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. Last Updated: 07/27/2016

Berezovsky: Yeltsin's Nomination Poor Experiment

Days after reportedly being verbally flogged by President Boris Yeltsin, tycoon and self-professed king-maker Boris Berezovsky was unfazed, calling Yeltsin's choice of prime minister a poor "experiment" that may end in trouble.

Berezovsky, whose talent for Kremlin intrigue is legendary, was this week threatened with exile from Russia by Yeltsin, two newspapers reported, because the president became fed up with the tycoon's meddling in Kremlin affairs.

In an interview that aired Thursday evening on NTV television's "Hero of the Day" program, Berezovsky said he knew of no such presidential outburst. Still, he changed his tone dramatically from remarks last month, when he called Yeltsin an "unelectable" politician.

In the interview, Berezovsky stressed that those comments had not been directed at Yeltsin. "Those politicians who seem to be the most likely contenders in the 2000 election -- I am not talking about the president himself -- they do not seem to be capable of ensuring the continuity of power," he said.

Nonetheless, Berezovsky said Sergei Kiriyenko, the acting prime minister and Yeltsin's nominee to head the government, was a bad pick. He proposed his own candidate: a former colleague and acting minister for relations with former Soviet states, Ivan Rybkin.

"I do not think that Rybkin would make a worse prime minister than Kiriyenko," Berezovsky said.

"According to our constitution, Kiriyenko may find himself obliged by circumstances to perform presidential duties. I find this worrying," Berezovsky said. "I find it dangerous if such political experiments happen in what I see is a very unstable political situation."

While Berezovsky is just one of several high-rolling bankers with access to Kremlin decision-makers, his reappearance after an extended vacation, which coincided almost exactly with the March 23 dismissal of the government, has raised his profile.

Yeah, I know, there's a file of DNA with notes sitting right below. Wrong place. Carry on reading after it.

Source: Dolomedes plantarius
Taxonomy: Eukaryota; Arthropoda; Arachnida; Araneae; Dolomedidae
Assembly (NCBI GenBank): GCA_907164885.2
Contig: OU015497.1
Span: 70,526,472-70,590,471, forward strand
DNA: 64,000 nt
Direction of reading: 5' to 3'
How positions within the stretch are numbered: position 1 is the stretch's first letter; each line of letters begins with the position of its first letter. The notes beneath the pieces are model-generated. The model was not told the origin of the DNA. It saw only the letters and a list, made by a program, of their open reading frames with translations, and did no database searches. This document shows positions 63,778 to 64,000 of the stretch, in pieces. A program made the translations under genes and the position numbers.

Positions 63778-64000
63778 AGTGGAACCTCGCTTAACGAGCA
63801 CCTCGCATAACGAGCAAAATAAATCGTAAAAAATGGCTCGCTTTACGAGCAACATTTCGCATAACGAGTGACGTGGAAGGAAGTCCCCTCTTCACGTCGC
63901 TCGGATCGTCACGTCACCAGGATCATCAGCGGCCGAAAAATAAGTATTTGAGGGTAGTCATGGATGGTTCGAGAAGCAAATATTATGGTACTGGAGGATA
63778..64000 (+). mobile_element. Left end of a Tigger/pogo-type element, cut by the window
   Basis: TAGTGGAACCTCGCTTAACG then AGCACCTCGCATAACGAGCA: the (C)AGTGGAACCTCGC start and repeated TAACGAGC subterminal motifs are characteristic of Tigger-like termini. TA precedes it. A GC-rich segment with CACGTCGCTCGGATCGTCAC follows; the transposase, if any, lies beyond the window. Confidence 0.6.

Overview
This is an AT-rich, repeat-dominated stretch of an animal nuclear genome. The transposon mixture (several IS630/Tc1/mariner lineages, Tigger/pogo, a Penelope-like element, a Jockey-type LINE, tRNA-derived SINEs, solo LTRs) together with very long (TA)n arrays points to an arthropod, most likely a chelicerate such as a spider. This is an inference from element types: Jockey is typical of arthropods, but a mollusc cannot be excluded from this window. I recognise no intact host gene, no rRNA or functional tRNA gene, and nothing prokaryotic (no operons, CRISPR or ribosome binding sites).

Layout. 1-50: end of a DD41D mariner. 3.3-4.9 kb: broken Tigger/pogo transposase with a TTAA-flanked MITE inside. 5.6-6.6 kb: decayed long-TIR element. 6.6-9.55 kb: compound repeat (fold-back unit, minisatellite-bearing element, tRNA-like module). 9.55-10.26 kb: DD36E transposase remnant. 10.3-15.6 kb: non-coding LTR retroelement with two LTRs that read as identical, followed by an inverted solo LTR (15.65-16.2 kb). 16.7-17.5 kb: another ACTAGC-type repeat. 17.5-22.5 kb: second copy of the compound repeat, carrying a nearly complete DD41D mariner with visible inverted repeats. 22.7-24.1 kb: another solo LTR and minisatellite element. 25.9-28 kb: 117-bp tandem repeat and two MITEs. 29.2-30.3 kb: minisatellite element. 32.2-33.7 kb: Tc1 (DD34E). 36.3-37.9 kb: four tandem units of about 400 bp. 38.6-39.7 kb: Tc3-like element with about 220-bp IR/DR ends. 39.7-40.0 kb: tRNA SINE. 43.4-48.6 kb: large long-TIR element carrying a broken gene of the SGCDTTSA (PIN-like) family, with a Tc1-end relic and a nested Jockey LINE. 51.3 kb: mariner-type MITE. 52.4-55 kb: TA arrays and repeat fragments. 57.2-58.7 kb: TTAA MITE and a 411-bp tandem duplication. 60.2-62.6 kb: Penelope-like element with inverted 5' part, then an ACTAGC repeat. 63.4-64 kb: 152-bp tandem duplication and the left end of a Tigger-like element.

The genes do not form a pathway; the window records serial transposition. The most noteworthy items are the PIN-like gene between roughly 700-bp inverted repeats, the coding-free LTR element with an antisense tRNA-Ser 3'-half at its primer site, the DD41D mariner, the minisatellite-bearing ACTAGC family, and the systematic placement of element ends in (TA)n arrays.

He is perhaps the only one of Russia's so-called oligarchs to candidly admit that he is working to influence the outcome of forthcoming elections at local and national levels.

Berezovsky said in the interview that he is backing presidential hopeful Alexander Lebed, who is running in the elections scheduled next weekend for the post of governor in the mineral-rich Siberian region of Krasnoyarsk.

The election is pivotal to Lebed's chances in the 2000 presidential election. If he loses the Krasnoyarsk race, the renegade general will have few political and financial resources to mount a meaningful campaign. Berezovsky himself said Thursday that the general's loss in the poll would spell the end of his political career.

Some observers say Berezovsky is supporting Lebed's candidacy simply because he wants to keep his own options open ahead of the presidential elections.

Since both Lebed and Moscow Mayor Yury Luzhkov have a similar, nationalist-oriented electorate, the businessman -- who does not enjoy a warm relationship with the mayor -- wants to keep Lebed in the game should he subsequently need him to tap the nationalist vote.

"I believe we should let these people fight it out among themselves first," Berezovsky said.

The supremely self-confident Berezovsky scoffed at any suggestion that Yeltsin might be upset with his efforts -- via especially close contacts with the president's younger daughter, Tatyana Dyachenko, and his chief of staff, Valentin Yumashev -- to lobby him.

"What happened at that meeting with the cosmonauts I really do not know -- I am a kamikaze rather than a cosmonaut. Kamikazes do not listen to rumors," Berezovsky said.